And while the identity of the Traveling Man was not a surprise to me (his identity was pretty memorable), I genuinely enjoyed re-reading (and listening!) to this one! Connolly consistently maintains the suspense quite well and weaves a surprisingly complex plot with enough legs to grow this series into its current length (and well beyond, I hope!). It is a tightly written book that I think a lesser writer would have turned into a trilogy with just this plot. What a treat to enjoy again!
Love gritty mystery thrillers.
This is the first I have read from this author and I have mixed feelings. Part one and two could have been the first book as the other half seemed totally different. Some of the book was psychological thriller which was great and the author has a beautiful way with his words. On the other hand, other parts felt like a scene from good fellas and I didn't enjoy it. It was like two genres of books were made into one book. I don't know if I'll read the next. Fifteen hours is a big time investment and the ending left me feeling unsatisfied.
To call it warmed over James Lee Burke (the mysticism of the Bayou), Robert B. Parker (the relationship between the protagonist and his love interest and his relationship with violent criminal colleagues with a heart of gold) and Mickey Spillane (violence) would be a disservice to those writers. This was absolutely wretched. Predictable and boring. The only audio book that I hated more was The Gray Man by Mark Greaney. REALLY avoid that one. I have read (probably way too much) crime fiction. I love it. This book seemed like the author learned all of the cliches but none of what makes the best of crime fiction transcend the genre.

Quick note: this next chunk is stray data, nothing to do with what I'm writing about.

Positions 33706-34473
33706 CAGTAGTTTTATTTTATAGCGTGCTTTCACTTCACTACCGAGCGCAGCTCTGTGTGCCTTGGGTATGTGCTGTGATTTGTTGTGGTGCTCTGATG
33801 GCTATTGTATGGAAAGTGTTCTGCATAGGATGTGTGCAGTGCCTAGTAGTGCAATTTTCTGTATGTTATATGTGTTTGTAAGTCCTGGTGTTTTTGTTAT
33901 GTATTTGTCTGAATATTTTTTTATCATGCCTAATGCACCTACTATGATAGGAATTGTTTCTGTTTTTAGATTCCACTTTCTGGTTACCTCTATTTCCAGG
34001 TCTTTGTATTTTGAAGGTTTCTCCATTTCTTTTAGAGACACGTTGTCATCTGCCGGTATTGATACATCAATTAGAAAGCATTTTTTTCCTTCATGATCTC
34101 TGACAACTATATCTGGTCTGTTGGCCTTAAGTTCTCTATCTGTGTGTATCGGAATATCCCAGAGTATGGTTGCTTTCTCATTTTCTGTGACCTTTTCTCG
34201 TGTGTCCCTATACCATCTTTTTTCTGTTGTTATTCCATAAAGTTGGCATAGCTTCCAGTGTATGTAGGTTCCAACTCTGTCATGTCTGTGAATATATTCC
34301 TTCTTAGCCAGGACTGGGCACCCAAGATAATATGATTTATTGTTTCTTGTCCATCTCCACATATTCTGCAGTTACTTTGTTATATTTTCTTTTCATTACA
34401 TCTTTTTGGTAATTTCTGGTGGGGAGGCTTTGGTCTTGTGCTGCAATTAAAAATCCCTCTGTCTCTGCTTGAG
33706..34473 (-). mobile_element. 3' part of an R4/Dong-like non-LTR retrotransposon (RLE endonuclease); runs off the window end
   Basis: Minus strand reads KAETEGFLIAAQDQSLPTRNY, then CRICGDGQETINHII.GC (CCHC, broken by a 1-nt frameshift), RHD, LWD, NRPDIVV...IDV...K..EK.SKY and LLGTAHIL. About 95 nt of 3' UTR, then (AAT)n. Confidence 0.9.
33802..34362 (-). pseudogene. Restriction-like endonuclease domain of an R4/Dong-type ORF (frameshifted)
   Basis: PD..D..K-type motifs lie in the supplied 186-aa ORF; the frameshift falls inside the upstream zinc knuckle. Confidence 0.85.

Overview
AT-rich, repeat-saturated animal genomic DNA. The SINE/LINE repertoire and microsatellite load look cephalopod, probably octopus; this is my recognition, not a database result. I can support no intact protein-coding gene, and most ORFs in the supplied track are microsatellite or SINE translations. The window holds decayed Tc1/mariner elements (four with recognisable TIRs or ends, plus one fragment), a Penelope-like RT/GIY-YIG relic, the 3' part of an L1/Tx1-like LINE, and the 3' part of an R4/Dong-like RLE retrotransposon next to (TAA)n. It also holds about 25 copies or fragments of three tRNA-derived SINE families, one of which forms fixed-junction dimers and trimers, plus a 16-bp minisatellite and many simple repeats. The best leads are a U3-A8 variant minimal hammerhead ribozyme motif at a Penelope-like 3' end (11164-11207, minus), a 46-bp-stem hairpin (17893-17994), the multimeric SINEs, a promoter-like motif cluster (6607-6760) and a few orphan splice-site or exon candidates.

Even the action scenes were boring. I found my mind wandering as the bodies piled up. I fired off two quick shots from the blah blah blah... The tragedy that Parker faces at the beginning of the book doesn't seem to phase him. He tells us it does but nowhere does he show us that it does. The book is also predictable. If you have read 2 or more crime fiction novels in your life you will be way ahead of the plot.
It would be nice if the narrator learned how to properly pronounce words. His mispronunciations, especially of locations where the pronunciation can easily be discovered (my favorite was Ro-hee-buth for Rehoboth Beach, DE), are really distracting. The narrator seemed to have no interest in proper pronunciation. There were more mispronunciations from this reader than I have heard in all the other books I have listened to combined.
Sorry to say it did not.
Avoid this book! It is the first one for which I am going to seek a refund from Audible.
I'm a couple hours in and I'm thinking Jeff Harding is a good choice for this book. Glad I wasn't put off by others comments.
I like John Connolly. I've listened to many of his books.
Yes, just can't get into this one.
I'm two hours into it and can go no further.